In the name of God, Amen.
"We, the Bishop of the Protestant Episcopal Church in the Diocese of Illinois, do hereby certify, that on the 28th day of April A.D. 1850, this edifice, by the name, style and title of Grace Church Galena, was duly consecrated to the worship of Almighty God, Father, Son, and Holy Ghost, according to forms prescribed for that purpose in the Book of Common Prayer set forth by the Protestant Episcopal Church in the United States of America."
(signed) Philander Chase
Grace Church is the oldest Episcopal Church in continuous use in the Diocese of Chicago. An Episcopal Service was first held on the banks of the Fevre (now, Galena) River in 1826, the year Galena was incorporated as a town.
From the small group gathered on the riverbank that Sunday a congregation was informally begun. It met in various homes whenever an Episcopal clergyman came to town. In 1835, it was formally established as a parish and named Grace, after its patron church in Rhode Island. At first the congregation met in the county courthouse and later above a downtown storefront before moving in 1836 to a wooden chapel located on Bench Street. An organ, purchased in 1838 from the Henry Erben Organ Company in New York, was first used in the Bench Street church and is still in use today. The marble baptismal font was also used in the chapel, which was consecrated by Missionary Bishop Jackson Kemper in 1938.
By 1847 the membership had outgrown that building and plans were drawn to erect the stone edifice now in use. Construction was completed in 1849. The building, constructed of limestone quarried on the site, was consecrated in 1850 by the Rt. Rev. Philander Chase, first bishop of the Diocese of Illinois. Over the next three decades, it was adorned with many precious objects. Some of the stained glass windows are of irreplaceable Belgian glass and a few of them are in Tiffany style. A silver chalice, still in use each Sunday, was fashioned from gold and precious stones given by parishioners. The black walnut eagle lectern was one of many improvements made in the early 1880s.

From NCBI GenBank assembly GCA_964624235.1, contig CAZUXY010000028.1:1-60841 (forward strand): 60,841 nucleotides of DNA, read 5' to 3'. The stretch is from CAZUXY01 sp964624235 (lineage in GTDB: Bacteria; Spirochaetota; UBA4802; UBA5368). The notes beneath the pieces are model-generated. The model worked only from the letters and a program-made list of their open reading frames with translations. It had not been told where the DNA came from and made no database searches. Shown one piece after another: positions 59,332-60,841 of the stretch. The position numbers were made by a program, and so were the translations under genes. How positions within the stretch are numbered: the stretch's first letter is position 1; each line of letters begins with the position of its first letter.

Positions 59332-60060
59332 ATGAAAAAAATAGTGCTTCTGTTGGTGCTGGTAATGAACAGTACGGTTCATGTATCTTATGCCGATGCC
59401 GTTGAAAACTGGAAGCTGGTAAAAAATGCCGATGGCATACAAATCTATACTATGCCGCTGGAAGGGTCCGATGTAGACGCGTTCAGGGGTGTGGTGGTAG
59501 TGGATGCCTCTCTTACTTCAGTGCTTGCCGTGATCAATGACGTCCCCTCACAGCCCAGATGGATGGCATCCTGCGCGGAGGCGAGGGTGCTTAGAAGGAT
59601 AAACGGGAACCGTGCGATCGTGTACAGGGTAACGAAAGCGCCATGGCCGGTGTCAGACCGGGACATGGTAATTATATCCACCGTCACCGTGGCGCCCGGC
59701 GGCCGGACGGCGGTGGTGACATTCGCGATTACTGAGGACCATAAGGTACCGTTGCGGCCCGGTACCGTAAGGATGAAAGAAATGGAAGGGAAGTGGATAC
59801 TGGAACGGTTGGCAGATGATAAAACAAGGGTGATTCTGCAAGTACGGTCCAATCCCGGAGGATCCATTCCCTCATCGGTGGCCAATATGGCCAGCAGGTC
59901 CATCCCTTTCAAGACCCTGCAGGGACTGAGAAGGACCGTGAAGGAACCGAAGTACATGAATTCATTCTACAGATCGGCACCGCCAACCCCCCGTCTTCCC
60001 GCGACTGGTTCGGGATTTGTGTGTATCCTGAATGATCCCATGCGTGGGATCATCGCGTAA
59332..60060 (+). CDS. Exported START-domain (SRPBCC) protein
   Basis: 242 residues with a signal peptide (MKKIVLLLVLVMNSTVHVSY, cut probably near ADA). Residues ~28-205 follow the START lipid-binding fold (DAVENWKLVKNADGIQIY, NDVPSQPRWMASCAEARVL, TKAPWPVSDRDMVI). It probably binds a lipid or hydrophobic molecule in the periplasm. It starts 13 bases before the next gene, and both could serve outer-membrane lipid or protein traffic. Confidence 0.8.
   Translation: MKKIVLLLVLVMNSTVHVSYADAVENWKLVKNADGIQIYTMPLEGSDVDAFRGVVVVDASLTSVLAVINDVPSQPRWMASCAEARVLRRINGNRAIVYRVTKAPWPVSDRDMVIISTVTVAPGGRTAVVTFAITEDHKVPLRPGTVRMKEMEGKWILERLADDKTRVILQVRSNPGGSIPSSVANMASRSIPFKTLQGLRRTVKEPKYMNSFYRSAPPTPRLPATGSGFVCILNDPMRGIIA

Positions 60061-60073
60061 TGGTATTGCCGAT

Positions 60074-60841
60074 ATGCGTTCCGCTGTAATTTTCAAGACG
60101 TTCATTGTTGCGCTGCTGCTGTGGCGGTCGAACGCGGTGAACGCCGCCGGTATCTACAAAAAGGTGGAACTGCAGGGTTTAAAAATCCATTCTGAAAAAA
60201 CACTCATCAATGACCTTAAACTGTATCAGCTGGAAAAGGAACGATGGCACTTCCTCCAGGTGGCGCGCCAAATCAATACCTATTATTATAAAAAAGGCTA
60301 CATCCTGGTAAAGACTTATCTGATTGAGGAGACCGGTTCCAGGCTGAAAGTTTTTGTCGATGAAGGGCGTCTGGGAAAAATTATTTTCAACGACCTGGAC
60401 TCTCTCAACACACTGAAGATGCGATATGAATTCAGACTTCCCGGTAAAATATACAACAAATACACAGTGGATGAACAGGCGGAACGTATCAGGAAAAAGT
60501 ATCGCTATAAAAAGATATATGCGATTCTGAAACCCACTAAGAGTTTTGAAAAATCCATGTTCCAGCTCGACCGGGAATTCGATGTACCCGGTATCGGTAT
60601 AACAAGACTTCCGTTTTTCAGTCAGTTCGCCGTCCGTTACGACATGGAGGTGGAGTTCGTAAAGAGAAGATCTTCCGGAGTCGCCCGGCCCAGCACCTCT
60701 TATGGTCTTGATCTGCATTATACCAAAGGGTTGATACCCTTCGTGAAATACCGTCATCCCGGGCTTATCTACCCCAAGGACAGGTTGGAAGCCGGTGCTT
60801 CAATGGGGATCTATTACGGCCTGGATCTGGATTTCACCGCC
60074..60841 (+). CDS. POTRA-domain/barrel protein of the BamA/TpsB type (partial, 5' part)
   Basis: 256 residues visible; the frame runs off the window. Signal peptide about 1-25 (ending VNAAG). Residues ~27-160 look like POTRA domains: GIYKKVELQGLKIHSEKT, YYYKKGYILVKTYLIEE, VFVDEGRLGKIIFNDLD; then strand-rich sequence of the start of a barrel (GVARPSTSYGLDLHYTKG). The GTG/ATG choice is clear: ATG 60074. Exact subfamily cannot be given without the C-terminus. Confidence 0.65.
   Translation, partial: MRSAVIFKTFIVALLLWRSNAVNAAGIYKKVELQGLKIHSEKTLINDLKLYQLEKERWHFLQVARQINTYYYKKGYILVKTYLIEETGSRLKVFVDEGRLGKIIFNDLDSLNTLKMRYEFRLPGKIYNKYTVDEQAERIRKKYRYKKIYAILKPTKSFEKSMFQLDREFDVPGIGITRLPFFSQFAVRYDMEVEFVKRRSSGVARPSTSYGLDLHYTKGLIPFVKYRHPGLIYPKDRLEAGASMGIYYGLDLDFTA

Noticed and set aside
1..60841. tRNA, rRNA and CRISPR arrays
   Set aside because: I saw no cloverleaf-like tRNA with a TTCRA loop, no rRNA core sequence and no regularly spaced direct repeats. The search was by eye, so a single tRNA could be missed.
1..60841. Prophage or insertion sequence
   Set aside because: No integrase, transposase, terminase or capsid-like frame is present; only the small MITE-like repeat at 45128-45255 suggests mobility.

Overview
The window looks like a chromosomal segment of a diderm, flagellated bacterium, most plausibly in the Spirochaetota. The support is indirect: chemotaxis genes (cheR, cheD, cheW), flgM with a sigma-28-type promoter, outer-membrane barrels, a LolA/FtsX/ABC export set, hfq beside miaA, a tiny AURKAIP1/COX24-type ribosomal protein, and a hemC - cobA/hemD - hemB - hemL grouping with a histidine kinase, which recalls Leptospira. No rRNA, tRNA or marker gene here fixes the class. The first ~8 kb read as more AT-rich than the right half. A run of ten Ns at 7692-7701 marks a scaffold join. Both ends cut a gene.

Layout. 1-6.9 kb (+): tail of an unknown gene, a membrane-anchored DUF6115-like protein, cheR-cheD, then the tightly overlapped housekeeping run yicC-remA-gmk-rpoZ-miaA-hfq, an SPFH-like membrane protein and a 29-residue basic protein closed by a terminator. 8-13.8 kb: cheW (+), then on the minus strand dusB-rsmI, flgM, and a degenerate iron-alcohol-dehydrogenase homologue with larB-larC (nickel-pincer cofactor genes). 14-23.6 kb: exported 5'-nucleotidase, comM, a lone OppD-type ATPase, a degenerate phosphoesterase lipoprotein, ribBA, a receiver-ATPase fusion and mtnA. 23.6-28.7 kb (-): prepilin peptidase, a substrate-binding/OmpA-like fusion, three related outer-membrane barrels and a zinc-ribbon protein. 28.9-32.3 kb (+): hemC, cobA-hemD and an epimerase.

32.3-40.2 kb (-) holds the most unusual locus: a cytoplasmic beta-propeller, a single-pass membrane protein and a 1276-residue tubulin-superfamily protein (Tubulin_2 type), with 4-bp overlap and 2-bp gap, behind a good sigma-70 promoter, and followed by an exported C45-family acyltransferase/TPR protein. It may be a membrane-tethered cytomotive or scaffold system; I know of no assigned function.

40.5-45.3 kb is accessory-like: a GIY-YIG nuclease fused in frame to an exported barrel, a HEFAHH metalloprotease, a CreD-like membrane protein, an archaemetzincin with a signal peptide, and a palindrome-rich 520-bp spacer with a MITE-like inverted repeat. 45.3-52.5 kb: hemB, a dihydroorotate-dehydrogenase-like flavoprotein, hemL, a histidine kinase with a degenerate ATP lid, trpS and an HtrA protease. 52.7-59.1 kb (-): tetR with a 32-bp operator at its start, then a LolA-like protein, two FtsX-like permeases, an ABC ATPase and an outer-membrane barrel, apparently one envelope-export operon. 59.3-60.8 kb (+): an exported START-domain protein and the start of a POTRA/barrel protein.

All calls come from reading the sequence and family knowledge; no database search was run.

In 1893, a major renovation included digging out thirty feet more of the limestone bluff behind the church to create the chancel, sanctuary, a chapel and sacristy. The black walnut altar and reredos were added along with choir pews on each side. Extensive stenciling and historic memorial plaques give Grace Church a unique character.
The 1920s and 30s were difficult years for the parish which fell into debt and was "demoted" to mission status. It was not until 2003 that it became a parish once more. By the close of the 1990s years of moisture from the bluffs resulted in the need for an extensive restoration in 2000 and 2001. This restoration also included the addition of new pews, pulpit, and ramp that lead from the accessible entrance.
Now, in 2018, a long desired parish house has been built beside the church. It provides complete accessibility so that all people may share in the ministries and fellowship of the congregation.
For 169 years, thousands of Galenians have called the stone building that houses Grace Episcopal Church their spiritual home. Since 1835, some 40 priests have shepherded the congregation that have been are caretakers of this legacy.